Thursday, April 9, 2009

Red Friday

I've just recived an e-mail that I've attached below from a friend of mine I used to be in the army with.  The idea is simple and brilliant. 

 I see the rection from the public depicted in the story all the time here in the US in the usual over the top American way.  They love their troops and are not afraid to show it.  I have never witnessed this reaction in the UK.  We are British, reserved, it is implied how we feel and it does not need to be said.  Well it does need to be said.

We had a saying in the Army "Civvies only like us when they need us".  Lets change this.  I for one will be wearing red on fridays from now on.

Thanks Red Dog

Here's the e-mail it can say it better than me:


 Last week I was in  West London attending a conference.

 While I was in the airport, returning home, I heard several people behind me beginning to clap and cheer.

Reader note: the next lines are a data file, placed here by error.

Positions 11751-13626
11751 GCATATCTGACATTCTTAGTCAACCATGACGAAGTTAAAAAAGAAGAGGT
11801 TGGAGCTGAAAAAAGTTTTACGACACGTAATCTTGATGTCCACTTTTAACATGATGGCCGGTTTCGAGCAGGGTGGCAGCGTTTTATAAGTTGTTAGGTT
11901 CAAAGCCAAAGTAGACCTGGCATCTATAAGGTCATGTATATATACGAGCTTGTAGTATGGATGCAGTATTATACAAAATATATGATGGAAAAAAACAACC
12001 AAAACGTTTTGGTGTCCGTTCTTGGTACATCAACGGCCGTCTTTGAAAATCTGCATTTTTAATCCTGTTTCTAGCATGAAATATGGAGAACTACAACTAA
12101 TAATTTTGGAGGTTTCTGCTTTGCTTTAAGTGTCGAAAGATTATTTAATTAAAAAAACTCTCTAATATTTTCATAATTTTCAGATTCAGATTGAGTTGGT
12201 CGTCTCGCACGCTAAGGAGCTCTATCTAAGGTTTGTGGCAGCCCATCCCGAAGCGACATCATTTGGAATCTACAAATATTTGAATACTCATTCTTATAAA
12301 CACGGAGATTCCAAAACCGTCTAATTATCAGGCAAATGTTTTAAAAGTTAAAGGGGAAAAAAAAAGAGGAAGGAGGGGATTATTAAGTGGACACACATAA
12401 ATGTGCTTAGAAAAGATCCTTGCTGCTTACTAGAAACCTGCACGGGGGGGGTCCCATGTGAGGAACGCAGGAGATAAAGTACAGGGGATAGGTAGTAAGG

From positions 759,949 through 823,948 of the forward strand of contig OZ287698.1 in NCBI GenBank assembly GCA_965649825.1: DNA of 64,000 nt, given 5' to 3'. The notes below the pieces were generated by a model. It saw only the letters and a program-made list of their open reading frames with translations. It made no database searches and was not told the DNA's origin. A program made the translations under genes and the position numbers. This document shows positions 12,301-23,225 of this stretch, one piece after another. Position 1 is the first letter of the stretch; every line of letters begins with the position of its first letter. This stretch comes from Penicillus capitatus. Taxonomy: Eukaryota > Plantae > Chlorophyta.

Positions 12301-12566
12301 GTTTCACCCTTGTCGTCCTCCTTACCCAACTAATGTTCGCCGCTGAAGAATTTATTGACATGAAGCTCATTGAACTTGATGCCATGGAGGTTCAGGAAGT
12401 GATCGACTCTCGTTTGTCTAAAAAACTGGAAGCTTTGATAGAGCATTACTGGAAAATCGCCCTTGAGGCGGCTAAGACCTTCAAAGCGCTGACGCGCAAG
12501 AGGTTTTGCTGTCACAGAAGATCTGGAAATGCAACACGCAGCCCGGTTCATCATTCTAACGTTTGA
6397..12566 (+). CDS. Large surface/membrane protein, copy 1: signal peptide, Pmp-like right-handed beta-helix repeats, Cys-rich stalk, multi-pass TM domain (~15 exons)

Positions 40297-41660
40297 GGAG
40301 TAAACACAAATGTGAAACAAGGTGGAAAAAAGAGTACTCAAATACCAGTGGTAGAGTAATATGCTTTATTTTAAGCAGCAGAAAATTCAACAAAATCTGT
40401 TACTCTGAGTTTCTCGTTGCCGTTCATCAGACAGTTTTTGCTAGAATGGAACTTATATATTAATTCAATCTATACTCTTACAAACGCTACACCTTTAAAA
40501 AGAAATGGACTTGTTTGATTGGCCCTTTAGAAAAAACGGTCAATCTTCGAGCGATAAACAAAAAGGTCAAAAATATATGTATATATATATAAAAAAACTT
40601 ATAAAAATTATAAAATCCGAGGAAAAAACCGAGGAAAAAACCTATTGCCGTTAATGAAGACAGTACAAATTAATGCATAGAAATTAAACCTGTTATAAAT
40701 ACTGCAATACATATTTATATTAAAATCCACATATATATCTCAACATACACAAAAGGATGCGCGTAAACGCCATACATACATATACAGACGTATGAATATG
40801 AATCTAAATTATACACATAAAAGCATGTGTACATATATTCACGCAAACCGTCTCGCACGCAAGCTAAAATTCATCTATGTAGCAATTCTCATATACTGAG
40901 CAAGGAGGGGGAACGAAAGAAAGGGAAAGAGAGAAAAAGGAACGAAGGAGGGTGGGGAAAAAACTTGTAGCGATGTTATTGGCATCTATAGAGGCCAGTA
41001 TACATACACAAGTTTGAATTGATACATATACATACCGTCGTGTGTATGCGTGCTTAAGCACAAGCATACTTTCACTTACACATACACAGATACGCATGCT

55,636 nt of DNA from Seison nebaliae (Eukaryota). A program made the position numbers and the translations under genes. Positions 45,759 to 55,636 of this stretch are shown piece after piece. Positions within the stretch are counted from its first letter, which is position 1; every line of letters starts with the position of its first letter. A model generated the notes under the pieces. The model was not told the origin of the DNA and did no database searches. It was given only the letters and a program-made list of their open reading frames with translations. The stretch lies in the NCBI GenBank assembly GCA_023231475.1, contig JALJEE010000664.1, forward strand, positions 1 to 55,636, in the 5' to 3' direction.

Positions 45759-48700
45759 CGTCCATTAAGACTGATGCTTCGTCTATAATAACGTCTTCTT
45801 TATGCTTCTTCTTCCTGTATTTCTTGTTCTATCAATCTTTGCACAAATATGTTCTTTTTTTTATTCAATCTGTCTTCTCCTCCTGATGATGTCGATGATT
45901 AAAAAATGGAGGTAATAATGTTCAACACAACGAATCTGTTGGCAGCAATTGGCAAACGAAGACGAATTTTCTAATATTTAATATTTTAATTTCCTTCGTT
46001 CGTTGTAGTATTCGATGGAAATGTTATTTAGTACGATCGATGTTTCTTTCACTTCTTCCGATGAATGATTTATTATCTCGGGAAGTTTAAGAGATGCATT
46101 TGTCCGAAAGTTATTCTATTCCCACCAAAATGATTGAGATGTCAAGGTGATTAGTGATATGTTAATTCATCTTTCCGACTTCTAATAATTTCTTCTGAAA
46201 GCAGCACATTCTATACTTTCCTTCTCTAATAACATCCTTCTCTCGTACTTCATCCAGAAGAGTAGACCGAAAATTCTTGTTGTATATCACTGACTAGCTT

I immediately turned around and witnessed one of the greatest acts of patriotism I have ever seen.

Moving through the terminal was a group of soldiers in their uniforms,  as they began heading to their gate everyone (well almost everyone) was abruptly to their feet with their hands waving and cheering.

When I saw the soldiers, probably 30-40 of them, being applauded and cheered for, it hit me. I'm not alone. I'm not the only red blooded Briton who still loves this country  and supports our troops and their  families. Of course I immediately stopped and began clapping for these young  unsung heroes who are putting their lives on the line everyday for us so we  can go to school, work, and enjoy our home without fear or reprisal.
Just when I thought I could not be more proud of my country or of our service men and women a young girl, not more than 6 or 7 years old, ran up to one of the male soldiers.

He knelt down and said 'hi,' the little girl then asked him if he would give something to her daddy for her.

The young soldier didn't look any older than maybe 22 himself, said he would try and what did she want to give to her daddy.